By Brad Williamson BSc. (Physiotherapy) Distinction, APAM

Are you sitting TOO straight?

How many times have you been told ‘sit up straight!’? I can guarantee it is a lot

more than you have been told to slump! However, the current back pain and posture

research does not favour the social infatuation of maintaining a ruler-straight

spine in pursuit of a healthy back.

Whilst there are many unanswered questions pertaining to the cause and treatment

of back pain, there is a general consensus that posture is not a one-size-fitsall

scenario. So why is the myth of the straight back touted as healthy back behaviour?

It is a combination of factors; the first being that a straight back while sitting is

easier on the eye than a rounded back, an idea popularised in the 20th century.

This is why you probably received this piece of ‘wisdom’ regularly from one of your

elders!

Secondly, and most importantly, spinal mechanics are widely misunderstood.

As a result many people believe that postures in which the low back to bends predispose

the back to damage. This, however, is not supported by the scientific literature

(1).

Human bodies are well constructed pieces of kit, refined over millions of years

maintaining characteristics that benefit us and weeding out those that do not.

Keeping this is in mind, it is no coincidence that the low back (lumbar spine) is

highly mobile. This is because it is supposed to move! If it were supposed to be a

rigid pole, we would not have the freedom of movement that it offers. Not only is

the lumbar spine able to move, it needs to move. The vast majority of successful

low back pain rehabilitation programs assist recovery through the use of movement

and exercise. Motion is lotion ladies and gentlemen.

“Posture is not a one-size-fits-all scenario”

As aforementioned posture is not a one-stop-shop, the optimum posture varies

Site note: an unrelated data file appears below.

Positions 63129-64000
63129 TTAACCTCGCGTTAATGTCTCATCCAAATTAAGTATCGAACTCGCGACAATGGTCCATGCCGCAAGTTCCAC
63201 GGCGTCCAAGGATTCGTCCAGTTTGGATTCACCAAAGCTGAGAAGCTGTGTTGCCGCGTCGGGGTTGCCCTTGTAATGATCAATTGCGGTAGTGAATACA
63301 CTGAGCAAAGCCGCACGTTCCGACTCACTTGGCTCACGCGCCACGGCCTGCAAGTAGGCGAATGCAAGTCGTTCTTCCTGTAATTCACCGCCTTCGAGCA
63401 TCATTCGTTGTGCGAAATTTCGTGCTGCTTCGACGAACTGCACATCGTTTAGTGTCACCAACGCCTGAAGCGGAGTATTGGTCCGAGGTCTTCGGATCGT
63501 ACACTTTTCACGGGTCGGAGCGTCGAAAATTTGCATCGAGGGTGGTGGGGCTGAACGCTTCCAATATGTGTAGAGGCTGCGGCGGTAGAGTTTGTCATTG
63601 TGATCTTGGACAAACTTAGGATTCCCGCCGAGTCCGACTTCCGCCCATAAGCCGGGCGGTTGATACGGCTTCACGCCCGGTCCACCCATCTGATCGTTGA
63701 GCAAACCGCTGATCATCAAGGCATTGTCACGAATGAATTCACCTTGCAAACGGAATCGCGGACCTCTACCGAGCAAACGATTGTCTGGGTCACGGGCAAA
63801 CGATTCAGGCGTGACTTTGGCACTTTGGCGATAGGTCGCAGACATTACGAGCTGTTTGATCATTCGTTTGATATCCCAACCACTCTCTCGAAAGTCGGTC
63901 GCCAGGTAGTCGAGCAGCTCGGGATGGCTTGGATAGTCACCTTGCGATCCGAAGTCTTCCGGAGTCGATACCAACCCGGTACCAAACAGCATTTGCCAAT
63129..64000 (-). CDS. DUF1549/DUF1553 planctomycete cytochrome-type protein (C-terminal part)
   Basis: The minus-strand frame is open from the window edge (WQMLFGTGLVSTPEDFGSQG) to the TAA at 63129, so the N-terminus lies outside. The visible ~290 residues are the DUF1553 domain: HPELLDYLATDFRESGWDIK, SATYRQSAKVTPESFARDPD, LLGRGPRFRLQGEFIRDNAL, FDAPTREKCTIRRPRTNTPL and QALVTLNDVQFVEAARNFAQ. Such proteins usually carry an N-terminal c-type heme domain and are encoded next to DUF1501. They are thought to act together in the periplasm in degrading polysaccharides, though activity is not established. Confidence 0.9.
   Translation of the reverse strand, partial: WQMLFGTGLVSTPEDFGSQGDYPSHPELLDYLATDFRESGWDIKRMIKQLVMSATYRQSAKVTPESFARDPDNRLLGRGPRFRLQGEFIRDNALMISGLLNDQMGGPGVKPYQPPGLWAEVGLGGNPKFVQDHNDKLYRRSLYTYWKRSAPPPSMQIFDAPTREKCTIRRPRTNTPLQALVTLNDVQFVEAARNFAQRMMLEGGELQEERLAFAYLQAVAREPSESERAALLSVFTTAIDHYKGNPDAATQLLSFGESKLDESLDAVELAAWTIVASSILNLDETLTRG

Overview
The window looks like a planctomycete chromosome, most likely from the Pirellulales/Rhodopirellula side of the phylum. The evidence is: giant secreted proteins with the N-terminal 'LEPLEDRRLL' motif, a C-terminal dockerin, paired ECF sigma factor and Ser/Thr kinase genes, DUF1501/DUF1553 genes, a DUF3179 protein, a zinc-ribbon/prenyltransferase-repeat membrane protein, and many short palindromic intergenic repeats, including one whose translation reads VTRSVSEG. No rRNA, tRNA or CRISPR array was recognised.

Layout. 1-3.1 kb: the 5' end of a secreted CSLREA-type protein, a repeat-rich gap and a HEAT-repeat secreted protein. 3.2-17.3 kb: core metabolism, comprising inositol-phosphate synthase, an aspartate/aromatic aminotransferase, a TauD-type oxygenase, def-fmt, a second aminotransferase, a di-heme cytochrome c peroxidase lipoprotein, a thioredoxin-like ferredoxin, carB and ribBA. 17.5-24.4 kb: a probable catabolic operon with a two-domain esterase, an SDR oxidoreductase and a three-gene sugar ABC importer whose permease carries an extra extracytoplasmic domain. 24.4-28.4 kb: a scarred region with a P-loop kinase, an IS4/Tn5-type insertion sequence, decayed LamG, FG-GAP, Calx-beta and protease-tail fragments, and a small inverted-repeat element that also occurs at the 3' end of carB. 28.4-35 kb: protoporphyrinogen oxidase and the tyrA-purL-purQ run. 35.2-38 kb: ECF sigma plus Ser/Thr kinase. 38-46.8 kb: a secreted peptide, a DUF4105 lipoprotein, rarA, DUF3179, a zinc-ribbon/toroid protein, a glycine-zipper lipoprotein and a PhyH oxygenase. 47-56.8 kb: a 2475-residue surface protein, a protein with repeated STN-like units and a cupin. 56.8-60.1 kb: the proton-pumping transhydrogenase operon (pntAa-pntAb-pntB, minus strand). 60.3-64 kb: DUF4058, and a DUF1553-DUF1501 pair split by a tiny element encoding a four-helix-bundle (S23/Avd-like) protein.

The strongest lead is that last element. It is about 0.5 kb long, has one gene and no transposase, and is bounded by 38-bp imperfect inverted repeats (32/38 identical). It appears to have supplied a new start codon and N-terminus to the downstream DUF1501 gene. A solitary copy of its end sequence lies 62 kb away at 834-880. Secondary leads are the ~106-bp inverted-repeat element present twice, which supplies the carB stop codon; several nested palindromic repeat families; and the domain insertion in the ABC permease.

between individuals due to a whole host of factors. A sub-group of people with

back pain develop said pain as a result of maintaining a straight spine at all times,

this pattern is referred to as an active extensor pattern (1,2). Basically, by maintaining

a straight back all day, everyday the muscles of the low back are constantly

overactive. These muscles impart direct compression to the joints of the low back

during activities that high levels of muscle activity and joint loading are not required.

Having the low back musculature working constantly to keep the back

straight at all times is akin to red-lining your car, after a while it will fatigue!

“Having the low back musculature working constantly to keep the back

straight at all times is akin to red-lining your car, after a while it will fatigue!”

In summation, the purpose of this piece is to promote natural movement of the

spine, utilising the full range of motion available to us and dispelling misconceptions

about spinal mechanics. There are times however, when it is important to recruit

the musculature to maintain a strong, neutral spine and this is when the back

is being placed under external load. This does not mean that bending the back in

other situations is unhealthy, I think we have explored that it is in fact built to bend!

If you have back pain it is important to be professionally assessed in order to

identify the specific factors related to you and your pain. This allows for the development

of an individualised treatment program facilitating your return to being

pain free. So book in today to start your path back to being 100%!

MENTION OUR DISCOUNT CODE WHEN YOU BOOK AN APPOINTMENT TO SAVE $10

DISCOUNT: SPINE101

VALID FOR 2 WEEKS AS OF 05/09/17

 

References

1. Dankaerts W, O’Sullivan PB, Burnett A, Straker L. Differences in Sitting

Postures are Associated With Nonspecific Chronic Low Back Pain Disorders

When Patients Are Subclassified. Spine (Phila Pa 1976). 2006 Mar

15;31(6):698-704.

2. O’Sullivan PB. Diagnosis and classification of chronic low back pain disorders:

maladaptive movement. Man Ther. 2005 Nov;10(4):242-55.